It’s not unusual for the first words you see on a credit card or debit card to make you smile.
But it’s even more unusual to see them appear in an ad, which has the potential to drive more sales than the cards themselves.
That’s the story of the quote economy, which is thriving here in Canada, says Marc Côté, a professor of marketing at Ryerson University in Toronto.
In fact, Côtté says he’s seen the quote-economy phenomenon grow so much in Canada that he’s begun to call it “Canada’s quote economy.”
He says it’s like an economic gold rush, with companies competing to capitalize on people’s desire to quote words.
The quotes on cards have grown to include many familiar names, including comedian Tim Heidecker, actor Kevin Hart, musician David Guetta and rapper Kanye West.
But the trend is far from a one-way street.
The card industry has long been dominated by large corporations like Visa, MasterCard and American Express.
But in recent years, as the number of credit cards rose, some credit card companies have started to flex their muscles.
The industry is now so saturated with cards that some of the best-selling cards are actually cards from other companies.
Côtè says that while many people might be surprised to learn that the cards on their credit cards are all made by a company called C-Series, they should be.
These cards have the benefit of being issued by a large corporation, rather than by an individual, he says.
And unlike cards issued by individual banks, they’re issued by the Canadian carding authority, CCA, which can issue cards to small companies.
“It’s kind of like the credit card for small businesses,” he says, “where you get a credit, you pay a fee, and you get the card back.”
While the industry has grown to a billion-dollar annual revenue, the majority of credit card users are Canadians, Cachone says.
They pay on average $2,500 per credit card, and that’s before fees and taxes.
But there’s a catch.
Because the cards are issued by CCA’s Canadian issuing authority, the cards can’t be resold to consumers outside Canada, meaning they can’t cross-border.
Cachone thinks that’s a bad thing, since it’s the only way consumers will get access to credit.
Cachones advice to anyone thinking of buying a credit is to buy a CCA card, since they’re the only one that can reissue credit cards from Canada to consumers.
But Cachóles advice isn’t universally accepted, and many people feel like they’re being duped into buying a card that they may never use.
He believes that the card companies need to get out of the way, and offer consumers the best possible card experience.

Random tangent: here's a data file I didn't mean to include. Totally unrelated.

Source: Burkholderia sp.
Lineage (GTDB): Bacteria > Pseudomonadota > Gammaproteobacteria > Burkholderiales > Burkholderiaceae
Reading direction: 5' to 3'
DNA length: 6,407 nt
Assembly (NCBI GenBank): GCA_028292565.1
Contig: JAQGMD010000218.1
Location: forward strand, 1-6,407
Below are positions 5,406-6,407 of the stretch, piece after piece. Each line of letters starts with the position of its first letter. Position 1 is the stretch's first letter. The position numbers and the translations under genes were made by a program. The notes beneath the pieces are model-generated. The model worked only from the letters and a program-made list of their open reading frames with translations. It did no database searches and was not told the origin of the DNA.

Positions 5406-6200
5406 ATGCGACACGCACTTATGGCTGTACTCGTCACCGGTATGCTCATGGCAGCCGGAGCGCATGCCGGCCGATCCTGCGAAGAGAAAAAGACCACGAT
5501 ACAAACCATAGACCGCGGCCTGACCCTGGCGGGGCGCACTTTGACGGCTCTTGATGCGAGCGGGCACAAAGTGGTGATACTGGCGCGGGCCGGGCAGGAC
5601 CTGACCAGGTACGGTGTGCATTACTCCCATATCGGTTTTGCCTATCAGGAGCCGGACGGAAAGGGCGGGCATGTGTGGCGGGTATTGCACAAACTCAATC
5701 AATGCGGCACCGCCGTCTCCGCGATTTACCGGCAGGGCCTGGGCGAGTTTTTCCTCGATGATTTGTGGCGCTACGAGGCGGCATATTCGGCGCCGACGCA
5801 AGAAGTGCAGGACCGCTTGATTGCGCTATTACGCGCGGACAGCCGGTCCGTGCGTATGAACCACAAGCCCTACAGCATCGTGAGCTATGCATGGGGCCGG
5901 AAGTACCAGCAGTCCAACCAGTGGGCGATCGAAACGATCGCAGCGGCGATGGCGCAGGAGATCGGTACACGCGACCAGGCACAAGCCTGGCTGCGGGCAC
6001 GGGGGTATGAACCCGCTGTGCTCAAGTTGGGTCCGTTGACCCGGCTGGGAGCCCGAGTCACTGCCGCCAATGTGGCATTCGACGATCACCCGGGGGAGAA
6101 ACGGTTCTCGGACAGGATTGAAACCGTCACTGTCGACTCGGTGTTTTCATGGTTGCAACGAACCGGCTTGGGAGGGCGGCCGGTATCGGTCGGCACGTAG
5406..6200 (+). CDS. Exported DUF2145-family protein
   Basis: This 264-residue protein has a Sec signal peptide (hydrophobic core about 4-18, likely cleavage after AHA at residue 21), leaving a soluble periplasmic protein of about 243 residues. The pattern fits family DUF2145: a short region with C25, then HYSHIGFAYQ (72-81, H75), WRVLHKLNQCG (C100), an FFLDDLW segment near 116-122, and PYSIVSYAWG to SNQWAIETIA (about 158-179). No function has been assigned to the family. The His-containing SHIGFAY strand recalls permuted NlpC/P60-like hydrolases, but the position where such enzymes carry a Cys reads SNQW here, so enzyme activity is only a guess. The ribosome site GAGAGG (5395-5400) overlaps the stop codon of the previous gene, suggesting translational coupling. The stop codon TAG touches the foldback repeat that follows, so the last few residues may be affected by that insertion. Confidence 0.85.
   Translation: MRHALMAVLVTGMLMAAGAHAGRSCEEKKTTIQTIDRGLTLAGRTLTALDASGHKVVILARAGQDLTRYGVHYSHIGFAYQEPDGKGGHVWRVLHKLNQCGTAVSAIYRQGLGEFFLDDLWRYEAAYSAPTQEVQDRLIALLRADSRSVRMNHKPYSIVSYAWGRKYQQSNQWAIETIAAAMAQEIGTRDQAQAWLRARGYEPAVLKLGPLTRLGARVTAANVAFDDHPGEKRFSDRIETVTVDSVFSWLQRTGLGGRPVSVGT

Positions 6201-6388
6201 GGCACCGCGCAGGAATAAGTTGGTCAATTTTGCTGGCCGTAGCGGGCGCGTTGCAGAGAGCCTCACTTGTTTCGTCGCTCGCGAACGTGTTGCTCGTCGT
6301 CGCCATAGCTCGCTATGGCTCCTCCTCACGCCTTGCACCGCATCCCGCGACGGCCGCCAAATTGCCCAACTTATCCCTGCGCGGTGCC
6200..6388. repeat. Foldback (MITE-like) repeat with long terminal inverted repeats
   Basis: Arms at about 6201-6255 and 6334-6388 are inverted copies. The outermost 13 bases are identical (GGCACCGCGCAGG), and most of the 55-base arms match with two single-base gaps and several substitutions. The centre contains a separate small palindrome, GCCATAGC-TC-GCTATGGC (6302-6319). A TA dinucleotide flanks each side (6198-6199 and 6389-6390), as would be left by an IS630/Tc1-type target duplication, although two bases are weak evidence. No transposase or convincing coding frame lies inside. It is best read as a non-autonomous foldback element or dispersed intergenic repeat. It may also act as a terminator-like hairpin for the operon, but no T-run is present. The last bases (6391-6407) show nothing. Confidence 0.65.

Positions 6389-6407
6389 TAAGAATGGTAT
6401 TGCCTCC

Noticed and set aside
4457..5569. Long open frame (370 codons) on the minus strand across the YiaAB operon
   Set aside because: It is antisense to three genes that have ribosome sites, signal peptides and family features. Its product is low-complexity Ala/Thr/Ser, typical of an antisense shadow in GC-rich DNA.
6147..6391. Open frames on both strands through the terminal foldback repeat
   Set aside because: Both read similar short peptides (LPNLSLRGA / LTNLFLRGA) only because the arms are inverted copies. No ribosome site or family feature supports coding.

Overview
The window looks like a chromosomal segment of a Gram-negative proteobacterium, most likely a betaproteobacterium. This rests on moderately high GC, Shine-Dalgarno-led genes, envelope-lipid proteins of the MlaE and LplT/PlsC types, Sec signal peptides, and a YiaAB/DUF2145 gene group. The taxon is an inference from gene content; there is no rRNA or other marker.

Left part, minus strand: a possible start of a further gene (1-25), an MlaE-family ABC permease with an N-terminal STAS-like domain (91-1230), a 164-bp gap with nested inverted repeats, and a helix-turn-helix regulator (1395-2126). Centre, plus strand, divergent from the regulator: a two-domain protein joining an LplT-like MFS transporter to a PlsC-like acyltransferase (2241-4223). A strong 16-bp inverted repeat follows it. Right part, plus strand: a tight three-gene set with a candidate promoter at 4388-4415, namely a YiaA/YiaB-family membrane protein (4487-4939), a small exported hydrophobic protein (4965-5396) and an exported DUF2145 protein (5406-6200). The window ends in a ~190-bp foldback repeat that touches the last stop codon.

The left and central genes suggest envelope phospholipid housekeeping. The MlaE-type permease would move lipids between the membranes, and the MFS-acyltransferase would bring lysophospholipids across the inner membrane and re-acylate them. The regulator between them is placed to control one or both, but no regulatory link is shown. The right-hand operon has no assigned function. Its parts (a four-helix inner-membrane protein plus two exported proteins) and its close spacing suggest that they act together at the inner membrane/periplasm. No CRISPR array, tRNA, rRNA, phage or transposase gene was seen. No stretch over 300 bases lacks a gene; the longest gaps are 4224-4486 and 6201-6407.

That is what happened in April when Canadian Visa issued a $1.5-billion rebate to card issuers that they felt would benefit their card business.
That rebate went to Visa, Canadian MasterCard, Canadian American Express, and Canadian Imperial Bank of Commerce.
It’s a win-win for all the companies, says Cachón, who was also involved in the project.
“They had a great time,” he said.
“Visa is getting out of a competitive market and it is the largest issuer in the world.
It would be a great marketing tool to them, if it wasn’t for the fact that they’re in a highly competitive market.
They’re getting paid to promote Visa, and to promote credit.”
It was also the beginning of a broader shift in the card industry.
C-series cards, which have been around since 2002, were once the biggest card in Canada.
But after Visa’s rebate, the market is changing rapidly.
“I don’t think people realize that the credit-card industry has changed so much,” Cachon says.
But C-card issuers are also facing new competitors. “
It’s not going to change overnight.”
But C-card issuers are also facing new competitors.
MasterCard is launching a new card next year, the Blue Chip.
It has been criticized for the same issues as the C-cards.
CCA is also considering launching a $5.3-billion card, which will likely be a bit less attractive to card companies.
But many people are still buying cards, even if they don’t necessarily want to spend a ton of money.
“We’ve had a tremendous influx of people buying cards in recent months,” says C-china analyst Robert Wiebe.
“So I think it’s safe to say that there’s going to be a lot of demand for cards.”